α1-adrenergic receptors are members of the Gq protein-coupled receptor superfamily. Upon activation, a heterotrimeric G protein, Gq, activates phospholipase C (PLC). The PLC cleaves phosphatidylinositol 4,5-bisphosphate (PIP2), which in turn causes an increase in inositol triphosphate (IP3) and diacylglycerol (DAG). The former interacts with calcium channels of endoplasmic and sarcoplasmic reticulum, thus changing the calcium content in a cell. This triggers all other effects, including a prominent slow after depolarizing current (sADP) in neurons [12]

Specific actions of the α1 receptor mainly involve smooth muscle contraction. It causes vasoconstriction in many blood vessels, including those of the skin, gastrointestinal system, kidney (renal artery)[13] and brain.[14] Other areas of smooth muscle contraction are:

Further effects include glycogenolysis and gluconeogenesis from adipose tissue[16] and liver, as well as secretion from sweat glands[16] and Na+ reabsorption from kidney.[16]

Antagonists may be used primarily in hypertension, anxiety disorder, and panic attacks.

α2 receptor

The α2 receptor couples to the Gi/o protein.[7] It is a presynaptic receptor, causing negative feedback on, for example, norepinephrine (NE). When NE is released into the synapse, it feeds back on the α2 receptor, causing less NE release from the presynaptic neuron. This decreases the effect of NE. There are also α2 receptors on the nerve terminal membrane of the post-synaptic adrenergic neuron.

There are 3 highly homologous subtypes of α2 receptors: α2A, α, and α2C.

Specific actions of the α2 receptor include:

β receptors

β1 receptor

Specific actions of the β1 receptor include:

β2 receptor

The β2 receptor "binds epinephrine and is involved in the fight or flight response".[18]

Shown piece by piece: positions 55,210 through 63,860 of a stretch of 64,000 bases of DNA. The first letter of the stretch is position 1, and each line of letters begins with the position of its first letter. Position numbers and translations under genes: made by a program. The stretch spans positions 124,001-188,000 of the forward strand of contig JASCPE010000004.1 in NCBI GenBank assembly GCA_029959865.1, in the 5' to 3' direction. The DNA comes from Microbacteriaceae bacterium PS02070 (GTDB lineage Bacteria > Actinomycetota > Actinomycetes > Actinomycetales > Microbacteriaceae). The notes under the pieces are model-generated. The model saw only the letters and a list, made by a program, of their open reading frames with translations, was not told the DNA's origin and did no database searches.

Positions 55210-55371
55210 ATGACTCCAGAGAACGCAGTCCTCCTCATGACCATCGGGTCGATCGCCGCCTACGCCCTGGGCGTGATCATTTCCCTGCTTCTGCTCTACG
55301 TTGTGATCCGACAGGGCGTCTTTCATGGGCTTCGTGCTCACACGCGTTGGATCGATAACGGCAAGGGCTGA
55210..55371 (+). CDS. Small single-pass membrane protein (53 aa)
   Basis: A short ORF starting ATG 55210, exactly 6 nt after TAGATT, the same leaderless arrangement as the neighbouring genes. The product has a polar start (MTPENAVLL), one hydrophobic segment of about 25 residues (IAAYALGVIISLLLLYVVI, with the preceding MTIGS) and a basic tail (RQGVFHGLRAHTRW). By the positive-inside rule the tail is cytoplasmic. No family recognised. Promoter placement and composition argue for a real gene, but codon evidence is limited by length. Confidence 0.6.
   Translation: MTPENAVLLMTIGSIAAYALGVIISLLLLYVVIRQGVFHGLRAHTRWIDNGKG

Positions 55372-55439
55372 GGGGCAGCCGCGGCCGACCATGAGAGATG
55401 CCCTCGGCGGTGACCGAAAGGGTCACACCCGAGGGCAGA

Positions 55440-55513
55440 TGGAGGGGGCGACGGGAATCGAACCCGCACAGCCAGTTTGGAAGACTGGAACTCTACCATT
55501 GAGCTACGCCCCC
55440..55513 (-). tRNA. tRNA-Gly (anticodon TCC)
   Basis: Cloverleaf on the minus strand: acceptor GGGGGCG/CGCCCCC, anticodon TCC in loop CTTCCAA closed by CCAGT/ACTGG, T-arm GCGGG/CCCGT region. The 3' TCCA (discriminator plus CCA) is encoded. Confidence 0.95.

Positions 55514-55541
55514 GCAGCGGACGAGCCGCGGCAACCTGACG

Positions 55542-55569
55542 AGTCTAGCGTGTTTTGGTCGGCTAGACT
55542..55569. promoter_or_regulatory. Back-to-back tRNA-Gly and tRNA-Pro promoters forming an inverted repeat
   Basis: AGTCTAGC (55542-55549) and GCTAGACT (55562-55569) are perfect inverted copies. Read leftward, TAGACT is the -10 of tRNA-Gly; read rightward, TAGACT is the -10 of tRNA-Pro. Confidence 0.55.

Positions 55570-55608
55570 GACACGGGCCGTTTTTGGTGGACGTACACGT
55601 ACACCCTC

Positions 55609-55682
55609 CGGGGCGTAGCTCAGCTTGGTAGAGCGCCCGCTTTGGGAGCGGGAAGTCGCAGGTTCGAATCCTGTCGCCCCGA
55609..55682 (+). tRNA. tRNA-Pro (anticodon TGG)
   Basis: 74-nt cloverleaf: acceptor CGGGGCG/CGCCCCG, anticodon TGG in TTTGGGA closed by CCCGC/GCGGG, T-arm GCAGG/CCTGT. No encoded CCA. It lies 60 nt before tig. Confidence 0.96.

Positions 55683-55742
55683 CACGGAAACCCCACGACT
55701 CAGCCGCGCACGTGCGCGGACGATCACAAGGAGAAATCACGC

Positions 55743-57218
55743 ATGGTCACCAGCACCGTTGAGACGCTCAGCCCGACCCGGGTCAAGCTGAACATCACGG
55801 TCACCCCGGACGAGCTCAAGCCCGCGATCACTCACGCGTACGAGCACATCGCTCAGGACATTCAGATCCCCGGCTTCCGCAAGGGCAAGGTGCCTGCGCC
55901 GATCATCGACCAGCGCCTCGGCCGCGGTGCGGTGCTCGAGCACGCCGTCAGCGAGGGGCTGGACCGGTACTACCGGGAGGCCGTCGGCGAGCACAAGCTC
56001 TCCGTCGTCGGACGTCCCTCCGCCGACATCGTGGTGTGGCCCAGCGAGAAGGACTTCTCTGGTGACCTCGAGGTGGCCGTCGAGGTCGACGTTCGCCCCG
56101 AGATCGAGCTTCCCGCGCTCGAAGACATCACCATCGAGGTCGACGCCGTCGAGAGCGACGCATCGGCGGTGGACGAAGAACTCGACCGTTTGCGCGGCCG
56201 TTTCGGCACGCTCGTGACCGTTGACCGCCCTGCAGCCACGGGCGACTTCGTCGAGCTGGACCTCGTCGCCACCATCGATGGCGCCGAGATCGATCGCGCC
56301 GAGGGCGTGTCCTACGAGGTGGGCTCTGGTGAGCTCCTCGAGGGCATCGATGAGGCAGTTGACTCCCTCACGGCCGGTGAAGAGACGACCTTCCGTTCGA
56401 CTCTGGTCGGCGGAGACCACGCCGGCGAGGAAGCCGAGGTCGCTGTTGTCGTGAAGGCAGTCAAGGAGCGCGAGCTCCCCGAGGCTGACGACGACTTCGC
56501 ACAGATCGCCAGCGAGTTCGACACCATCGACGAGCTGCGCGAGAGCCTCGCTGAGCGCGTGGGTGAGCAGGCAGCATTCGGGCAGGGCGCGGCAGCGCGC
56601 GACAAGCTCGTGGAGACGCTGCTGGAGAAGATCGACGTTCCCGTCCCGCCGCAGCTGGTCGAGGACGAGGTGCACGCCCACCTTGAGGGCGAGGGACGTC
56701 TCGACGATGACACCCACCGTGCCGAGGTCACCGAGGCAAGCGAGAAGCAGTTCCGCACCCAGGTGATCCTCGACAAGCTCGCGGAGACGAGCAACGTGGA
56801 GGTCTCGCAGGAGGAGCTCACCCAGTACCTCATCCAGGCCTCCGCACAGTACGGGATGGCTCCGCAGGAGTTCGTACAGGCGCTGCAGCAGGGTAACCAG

Beta-2 adrenergic receptor (PDB: 2rh1), which stimulates cells to increase energy production and utilization. The membrane is shown schematically with a gray stripe.

Specific actions of the β2 receptor include the following:

β3 receptor

Specific actions of the β3 receptor include:

See also


  1. Cannon WB, Rosenbluth A (31 May 1933). "Studies On Conditions Of Activity In Endocrine Organs XXVI: Sympathin E and Sympathin I". American Journal of Physiology. 104 (3): 557–574.
  2. Dale HH (May 1906). "On some physiological actions of ergot". The Journal of Physiology. 34 (3): 163–206. doi:10.1113/jphysiol.1906.sp001148. PMC 1465771Freely accessible. PMID 16992821.
  3. Dale HH (Jun 1913). "On the action of ergotoxine; with special reference to the existence of sympathetic vasodilators". The Journal of Physiology. 46 (3): 291–300. doi:10.1113/jphysiol.1913.sp001592. PMC 1420444Freely accessible. PMID 16993202.
  4. Marsh DT, Pelletier MH, Rose CA (Feb 1948). "The comparative pharmacology of the N-alkyl-arterenols". The Journal of Pharmacology and Experimental Therapeutics. 92 (2): 108–20. PMID 18903395.
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Further reading

External links